Quintilian by Wilbur D. Nesbit

Poems about Famous People Quintillian

Quintilian, years and years ago,
Was It on oratory;
Demosthenes and Cicero
He studied con amore;
He ran an elocution school
And taught the Roman lispers
The reason and the rote and rule
For requesting father, dear father, to come home with me now, in most pathetic whispers.

‘Twas he who showed that thus and thus
One should appear when stating
The last remarks of Spartacus
On ceasing gladiating.
(Perchance the word we just have used
Escaped your dictionary.
We mean when Spartacus refused
To be butchered to make a Roman holiday exceedingly exciting and otherwise gladsome and merry.)

Quintilian’s book on How to Speak
Is classic at this moment;
It tells the speaker when to shriek
And when his rage to foment.
The boy who on commencement day
Cites Patrick Henry’s speeches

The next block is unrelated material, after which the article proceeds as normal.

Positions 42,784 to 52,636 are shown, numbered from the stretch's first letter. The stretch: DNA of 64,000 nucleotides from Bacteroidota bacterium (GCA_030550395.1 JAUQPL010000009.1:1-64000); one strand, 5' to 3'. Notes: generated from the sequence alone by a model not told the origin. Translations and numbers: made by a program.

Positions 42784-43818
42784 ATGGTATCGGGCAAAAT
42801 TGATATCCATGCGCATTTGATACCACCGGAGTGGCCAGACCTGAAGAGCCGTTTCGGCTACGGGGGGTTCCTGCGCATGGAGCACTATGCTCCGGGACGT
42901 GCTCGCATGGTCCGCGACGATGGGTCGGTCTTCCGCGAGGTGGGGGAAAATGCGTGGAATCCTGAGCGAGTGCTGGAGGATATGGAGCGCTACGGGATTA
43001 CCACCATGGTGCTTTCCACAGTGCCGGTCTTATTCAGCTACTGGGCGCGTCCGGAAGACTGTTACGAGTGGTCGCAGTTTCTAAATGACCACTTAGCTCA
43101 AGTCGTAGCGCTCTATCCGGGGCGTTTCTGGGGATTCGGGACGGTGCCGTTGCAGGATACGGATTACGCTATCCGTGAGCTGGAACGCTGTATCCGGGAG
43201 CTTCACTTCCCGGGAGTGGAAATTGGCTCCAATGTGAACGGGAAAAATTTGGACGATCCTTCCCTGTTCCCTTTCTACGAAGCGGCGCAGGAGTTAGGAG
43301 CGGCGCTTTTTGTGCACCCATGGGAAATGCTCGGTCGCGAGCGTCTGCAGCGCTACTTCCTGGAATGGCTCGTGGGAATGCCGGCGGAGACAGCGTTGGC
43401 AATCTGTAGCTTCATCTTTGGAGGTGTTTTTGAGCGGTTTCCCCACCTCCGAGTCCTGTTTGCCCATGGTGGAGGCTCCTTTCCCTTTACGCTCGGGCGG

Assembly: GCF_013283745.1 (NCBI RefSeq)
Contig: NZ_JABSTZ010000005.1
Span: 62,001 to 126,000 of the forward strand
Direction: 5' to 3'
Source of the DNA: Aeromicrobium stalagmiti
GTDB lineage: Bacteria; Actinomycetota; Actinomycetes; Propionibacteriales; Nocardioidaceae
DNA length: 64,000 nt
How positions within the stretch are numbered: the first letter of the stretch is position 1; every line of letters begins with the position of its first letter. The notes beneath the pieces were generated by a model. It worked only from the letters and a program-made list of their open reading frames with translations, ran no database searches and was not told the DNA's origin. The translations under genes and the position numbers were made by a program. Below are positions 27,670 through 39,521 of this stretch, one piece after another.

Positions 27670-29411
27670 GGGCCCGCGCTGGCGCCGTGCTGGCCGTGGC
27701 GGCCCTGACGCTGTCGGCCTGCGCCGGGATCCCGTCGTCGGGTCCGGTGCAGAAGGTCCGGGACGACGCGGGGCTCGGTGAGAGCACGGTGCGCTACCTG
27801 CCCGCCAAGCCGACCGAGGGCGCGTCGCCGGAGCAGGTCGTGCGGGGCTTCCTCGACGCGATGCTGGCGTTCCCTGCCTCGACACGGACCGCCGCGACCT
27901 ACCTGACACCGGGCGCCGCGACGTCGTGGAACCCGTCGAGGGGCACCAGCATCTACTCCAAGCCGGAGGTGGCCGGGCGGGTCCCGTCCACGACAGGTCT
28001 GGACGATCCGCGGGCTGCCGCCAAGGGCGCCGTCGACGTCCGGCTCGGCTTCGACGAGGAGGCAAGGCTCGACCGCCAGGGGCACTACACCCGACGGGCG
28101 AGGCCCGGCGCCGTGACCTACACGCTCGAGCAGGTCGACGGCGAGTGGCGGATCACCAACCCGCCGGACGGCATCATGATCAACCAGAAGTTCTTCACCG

Must do so in Quintilian’s way
When a single order of liberty, with a supplemental second choice of death, he beseeches.

The actor who would thrill the crowd
(A blood and marrow freezer)
By handing out in accents proud
“Mark Antony on C├Žsar,”
Must heed the rules set down by Quint.,
And so must he who rises
To heights of glowing fame by dint
Of the justly famous to be or not to be, center of the stage, two spotlights sizzling, when he as Hamlet soliloquizes.

Quintilian, we are fain to say,
Was It on oratory,
And even in this later day
Receives his share of glory,
Except when elocutionists
Our peace and comfort mangle,
By showing how fair Bessie’s wrists
Were strained and bruised while swinging around in the belfry the time she said the curfew should not jangle.